How to Crush the Market by Following Billionaire Activist Investors

As the mainstream press has repetitively told you, most Hedge Funds and Mutual Funds underperformed the stock market in 2012. There was a sector of funds, however, that crushed the market. The sector: activist hedge funds.

Daniel Loeb’s Third Point Capital, which manages $9.3 Billion, returned 33.6%. That’s more than double the S&P 500’s 13.6% return. JANA Partners, another billion dollar activist hedge fund, returned 33.3% in 2012.

The fact is, activist hedge funds have crushed the market over the past six years. According to alternative investment consultant, Cliffwater, a group of the largest billionaire activist hedge fund managers returned 9.6% versus a 1.5% return in the S&P 500 over the same time period. But this group of activists didn’t just beat the overall market by more than SIX times, they did it with a lot LESS RISK than an investor would have endured investing in the S&P 500 alone.

So how do activist hedge fund managers achieve this incredible outperformance?

First, they act like private equity investors. By that, I mean, they buy companies. They don’t trade stocks. By definition, activists acquire more than 5% of a company’s stock — an amount the SEC deems to be a controlling interest. In fact, when any investor or institution acquires more than 5% of a company’s stock, they are required to file a 13D form with the SEC — a disclosure, for public record.

Activists typically take such large positions in companies because they WANT control.

Second, like private equity investors, activist hedge funds are concentrated. They tend to own less than 15 stocks in their portfolio, even though they manage billions of dollars in their fund. That makes every position in their portfolio, very important to their success.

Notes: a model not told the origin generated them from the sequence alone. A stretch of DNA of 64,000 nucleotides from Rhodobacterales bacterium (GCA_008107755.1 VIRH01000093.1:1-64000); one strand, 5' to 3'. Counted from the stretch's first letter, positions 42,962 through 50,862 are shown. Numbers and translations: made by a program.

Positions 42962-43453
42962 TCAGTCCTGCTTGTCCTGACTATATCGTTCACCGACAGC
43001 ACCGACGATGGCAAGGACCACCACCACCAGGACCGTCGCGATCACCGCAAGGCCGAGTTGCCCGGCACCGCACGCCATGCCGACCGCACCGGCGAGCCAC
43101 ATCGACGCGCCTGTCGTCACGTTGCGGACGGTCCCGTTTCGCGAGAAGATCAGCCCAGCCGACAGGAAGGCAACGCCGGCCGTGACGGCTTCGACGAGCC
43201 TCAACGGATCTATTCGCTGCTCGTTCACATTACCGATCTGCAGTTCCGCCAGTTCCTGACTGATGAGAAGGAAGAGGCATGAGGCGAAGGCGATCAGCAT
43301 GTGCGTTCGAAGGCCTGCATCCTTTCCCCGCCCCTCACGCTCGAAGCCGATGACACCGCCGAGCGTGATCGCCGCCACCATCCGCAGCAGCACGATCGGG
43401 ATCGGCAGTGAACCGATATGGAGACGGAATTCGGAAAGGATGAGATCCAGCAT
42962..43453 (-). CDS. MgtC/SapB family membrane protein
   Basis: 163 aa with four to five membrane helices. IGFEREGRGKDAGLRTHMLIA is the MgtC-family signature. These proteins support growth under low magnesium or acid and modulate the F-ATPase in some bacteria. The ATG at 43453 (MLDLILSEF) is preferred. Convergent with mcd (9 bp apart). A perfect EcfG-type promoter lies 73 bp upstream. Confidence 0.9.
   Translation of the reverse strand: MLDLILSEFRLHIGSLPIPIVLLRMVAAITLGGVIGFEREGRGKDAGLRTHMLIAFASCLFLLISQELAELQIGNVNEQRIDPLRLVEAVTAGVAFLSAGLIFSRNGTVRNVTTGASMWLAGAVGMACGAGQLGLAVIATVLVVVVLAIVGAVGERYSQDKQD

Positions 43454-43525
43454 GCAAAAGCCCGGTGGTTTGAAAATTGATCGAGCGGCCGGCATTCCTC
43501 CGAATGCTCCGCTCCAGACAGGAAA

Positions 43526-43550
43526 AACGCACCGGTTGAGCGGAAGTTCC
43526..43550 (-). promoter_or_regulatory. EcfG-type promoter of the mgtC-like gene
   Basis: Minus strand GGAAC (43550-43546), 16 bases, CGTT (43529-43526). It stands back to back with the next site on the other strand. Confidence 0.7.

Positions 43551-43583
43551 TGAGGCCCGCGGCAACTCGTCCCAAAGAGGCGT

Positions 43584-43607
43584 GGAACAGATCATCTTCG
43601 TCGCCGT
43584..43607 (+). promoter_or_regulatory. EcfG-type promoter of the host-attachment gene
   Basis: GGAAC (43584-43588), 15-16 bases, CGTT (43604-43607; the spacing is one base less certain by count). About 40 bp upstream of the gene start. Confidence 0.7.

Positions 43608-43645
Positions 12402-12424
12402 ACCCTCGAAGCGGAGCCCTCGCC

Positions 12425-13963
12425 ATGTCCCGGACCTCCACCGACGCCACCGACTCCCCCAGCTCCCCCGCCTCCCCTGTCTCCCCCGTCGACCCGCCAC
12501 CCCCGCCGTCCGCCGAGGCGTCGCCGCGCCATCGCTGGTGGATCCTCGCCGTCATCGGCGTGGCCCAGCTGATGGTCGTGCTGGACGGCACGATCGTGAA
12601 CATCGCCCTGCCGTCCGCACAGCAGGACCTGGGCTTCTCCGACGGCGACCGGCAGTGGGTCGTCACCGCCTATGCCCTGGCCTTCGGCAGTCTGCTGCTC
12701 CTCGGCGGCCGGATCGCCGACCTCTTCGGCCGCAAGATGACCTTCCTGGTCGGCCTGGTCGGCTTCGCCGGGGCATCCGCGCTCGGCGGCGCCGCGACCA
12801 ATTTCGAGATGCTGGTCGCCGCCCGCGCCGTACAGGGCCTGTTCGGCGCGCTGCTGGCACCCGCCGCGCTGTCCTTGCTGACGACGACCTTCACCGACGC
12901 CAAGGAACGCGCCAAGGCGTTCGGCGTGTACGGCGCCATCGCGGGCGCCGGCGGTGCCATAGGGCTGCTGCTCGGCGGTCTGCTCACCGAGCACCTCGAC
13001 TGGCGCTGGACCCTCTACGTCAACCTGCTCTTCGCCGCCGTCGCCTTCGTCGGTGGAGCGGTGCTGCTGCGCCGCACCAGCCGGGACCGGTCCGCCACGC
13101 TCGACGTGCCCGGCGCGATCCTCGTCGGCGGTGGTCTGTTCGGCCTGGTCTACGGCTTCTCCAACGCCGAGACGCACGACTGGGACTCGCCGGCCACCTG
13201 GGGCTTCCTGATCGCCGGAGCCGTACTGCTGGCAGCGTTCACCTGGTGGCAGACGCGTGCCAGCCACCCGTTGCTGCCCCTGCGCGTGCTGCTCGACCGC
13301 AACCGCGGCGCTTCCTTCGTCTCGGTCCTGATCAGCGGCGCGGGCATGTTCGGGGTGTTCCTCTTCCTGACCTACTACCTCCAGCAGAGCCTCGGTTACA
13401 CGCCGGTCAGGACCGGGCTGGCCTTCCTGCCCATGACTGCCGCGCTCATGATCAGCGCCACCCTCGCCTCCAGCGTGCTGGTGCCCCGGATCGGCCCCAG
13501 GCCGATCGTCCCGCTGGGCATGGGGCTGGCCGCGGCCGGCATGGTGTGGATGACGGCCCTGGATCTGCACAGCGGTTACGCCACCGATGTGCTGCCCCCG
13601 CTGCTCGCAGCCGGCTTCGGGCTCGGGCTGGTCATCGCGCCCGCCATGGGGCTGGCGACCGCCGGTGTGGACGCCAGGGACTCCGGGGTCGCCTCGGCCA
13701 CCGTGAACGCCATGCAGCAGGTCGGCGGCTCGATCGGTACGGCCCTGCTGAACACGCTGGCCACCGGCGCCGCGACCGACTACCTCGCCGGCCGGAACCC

Third, activist investors act like consultants. They usually attach a letter or strategic plan to their 13D filing. This usually details a plan on how to turn the company around, and/or proposes various strategic actions they would like to see the company implement. These actions might include a stock buyback, a special dividend, an asset sale, and/or even a sale of the company itself.

Of course, as a large shareholder, these activist measures are targeted to be very shareholder friendly, with the goal of creating a change of sentiment on the stock.

According to an academic paper out of NYU, the average target company of an activist over a 15-year period (up to 2006) had an excess return, over the stock market, of 5% one-month after the activist filed a 13D or announced their 5% ownership.

This outpeformance occurs for two reasons. First, many individual investors and traders like to piggyback these investors, creating demand. And second, anyone who is short the stock usually covers their position knowing that the activists will bulldog their way to creating value in the stock.

Now, activists do a ton of homework! Many activist hedge funds do as much as six months of research before they initiate a position. This research includes everything from talking to competitors, vendors, analysts, consultants and more.

Bottom line: Activists have a competitive advantage over other investors. They have control.

Piggy-Backing Activists
What’s in it for the average investor?

Because activist investors are long term investors, that acquire huge chunks of a company’s stock, they cannot easily sell their position quickly. And because they take such large positions, they are required to disclose these positions to the SEC (which becomes public record). This makes it very easy for every day investors to follow the lead (i.e. piggy-back) these large, influential investors.